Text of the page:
After two frustrating seasons, outfielder Chris Coghlan arrived in camp last month wondering if his tenure with the Marlins was coming to an end. Following a strong spring performance, he made the 25-man roster. "You talk about two years of disappointment on my end, their end. Two seasons in a row you make (the) Opening Day (roster) and you get sent down and you don’t get called up in September. That’s pretty much self-explanatory right in your face," Coghlan said.
You could call it the Nationals League East. As everyone knows, though, games aren't played on paper. Before the postseason invitations are passed out, there will be countless twists and turns that can't possibly be foreseen.
Logan Morrison, who will start the season on the disabled list while recovering from knee surgery, is hoping to be back with the Marlins sometime in May. "I just hope to be in the big leagues by early, middle May," Morrison said. "I don't really know how that's going to fall or when I need to start playing down here. You have to go through the whole production of play a day, play three innings, don't play the next day, then play two days in a row and don't play that day."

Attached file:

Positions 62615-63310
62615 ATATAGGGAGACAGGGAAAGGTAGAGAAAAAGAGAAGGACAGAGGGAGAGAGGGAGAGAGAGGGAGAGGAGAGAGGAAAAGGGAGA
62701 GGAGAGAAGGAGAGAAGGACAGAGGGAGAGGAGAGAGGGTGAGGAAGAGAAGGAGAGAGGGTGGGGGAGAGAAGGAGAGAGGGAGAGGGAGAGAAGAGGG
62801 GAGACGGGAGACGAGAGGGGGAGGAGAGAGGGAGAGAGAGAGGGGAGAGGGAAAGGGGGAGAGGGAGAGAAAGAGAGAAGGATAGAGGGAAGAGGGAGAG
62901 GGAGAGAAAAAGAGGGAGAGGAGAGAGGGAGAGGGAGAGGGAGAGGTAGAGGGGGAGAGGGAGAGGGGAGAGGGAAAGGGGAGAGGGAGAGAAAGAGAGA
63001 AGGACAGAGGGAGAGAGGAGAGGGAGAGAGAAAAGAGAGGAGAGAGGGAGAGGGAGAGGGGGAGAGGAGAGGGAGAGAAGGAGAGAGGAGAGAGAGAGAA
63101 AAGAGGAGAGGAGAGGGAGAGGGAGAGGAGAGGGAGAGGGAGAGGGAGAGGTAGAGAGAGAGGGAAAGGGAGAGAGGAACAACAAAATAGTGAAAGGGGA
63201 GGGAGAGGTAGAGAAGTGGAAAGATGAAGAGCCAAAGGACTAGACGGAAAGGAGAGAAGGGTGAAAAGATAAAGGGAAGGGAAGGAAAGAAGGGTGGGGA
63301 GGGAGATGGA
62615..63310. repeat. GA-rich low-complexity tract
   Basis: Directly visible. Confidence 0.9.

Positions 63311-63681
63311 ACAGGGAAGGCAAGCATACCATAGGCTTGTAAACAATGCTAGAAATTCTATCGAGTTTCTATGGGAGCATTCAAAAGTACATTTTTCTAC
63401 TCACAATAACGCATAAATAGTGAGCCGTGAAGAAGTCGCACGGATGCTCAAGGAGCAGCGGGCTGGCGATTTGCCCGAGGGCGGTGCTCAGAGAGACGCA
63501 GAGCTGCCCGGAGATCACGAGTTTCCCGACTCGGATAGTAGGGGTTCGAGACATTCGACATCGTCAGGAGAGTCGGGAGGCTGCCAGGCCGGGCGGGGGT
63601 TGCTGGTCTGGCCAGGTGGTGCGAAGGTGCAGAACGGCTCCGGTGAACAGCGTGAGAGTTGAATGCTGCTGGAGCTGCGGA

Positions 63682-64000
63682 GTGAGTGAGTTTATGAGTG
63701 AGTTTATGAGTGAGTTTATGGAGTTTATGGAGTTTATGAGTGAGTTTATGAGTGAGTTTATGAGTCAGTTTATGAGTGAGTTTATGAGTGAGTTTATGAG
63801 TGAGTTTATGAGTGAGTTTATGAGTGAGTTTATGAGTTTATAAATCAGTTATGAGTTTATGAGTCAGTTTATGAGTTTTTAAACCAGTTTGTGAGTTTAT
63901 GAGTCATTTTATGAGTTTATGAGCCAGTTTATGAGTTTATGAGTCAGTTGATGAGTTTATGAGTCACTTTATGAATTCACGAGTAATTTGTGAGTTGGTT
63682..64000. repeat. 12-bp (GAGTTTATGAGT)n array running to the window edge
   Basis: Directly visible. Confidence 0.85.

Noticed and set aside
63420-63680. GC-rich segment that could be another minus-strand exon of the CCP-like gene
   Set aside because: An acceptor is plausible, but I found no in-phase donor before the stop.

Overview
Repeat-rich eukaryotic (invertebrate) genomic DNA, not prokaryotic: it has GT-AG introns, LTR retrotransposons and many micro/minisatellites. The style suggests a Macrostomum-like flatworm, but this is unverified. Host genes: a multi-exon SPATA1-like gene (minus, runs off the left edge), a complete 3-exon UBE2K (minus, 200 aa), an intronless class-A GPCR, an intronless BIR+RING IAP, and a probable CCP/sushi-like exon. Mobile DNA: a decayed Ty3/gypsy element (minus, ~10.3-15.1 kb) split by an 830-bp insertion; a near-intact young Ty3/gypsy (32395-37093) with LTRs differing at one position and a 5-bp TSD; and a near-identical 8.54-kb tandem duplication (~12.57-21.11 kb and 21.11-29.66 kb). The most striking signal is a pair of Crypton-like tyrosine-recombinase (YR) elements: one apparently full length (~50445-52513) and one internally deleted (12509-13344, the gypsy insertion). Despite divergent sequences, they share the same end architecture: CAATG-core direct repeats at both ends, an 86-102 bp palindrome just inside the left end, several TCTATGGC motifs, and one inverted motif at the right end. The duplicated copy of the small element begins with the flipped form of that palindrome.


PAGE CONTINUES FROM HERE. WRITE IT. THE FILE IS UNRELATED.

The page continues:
From what the Marlins have seen in six weeks of Spring Training, there is plenty to be excited about. The future looks bright with high-end prospects abound, but right now, however, the Marlins must deal with today. "I think that's always a challenge," new manager Mike Redmond said. "I think for any manager, that's a challenge. There is so much pressure, and so much focus on winning. For me, too, I'm a competitor. I want to win every game. We wouldn't be here if we weren't like that."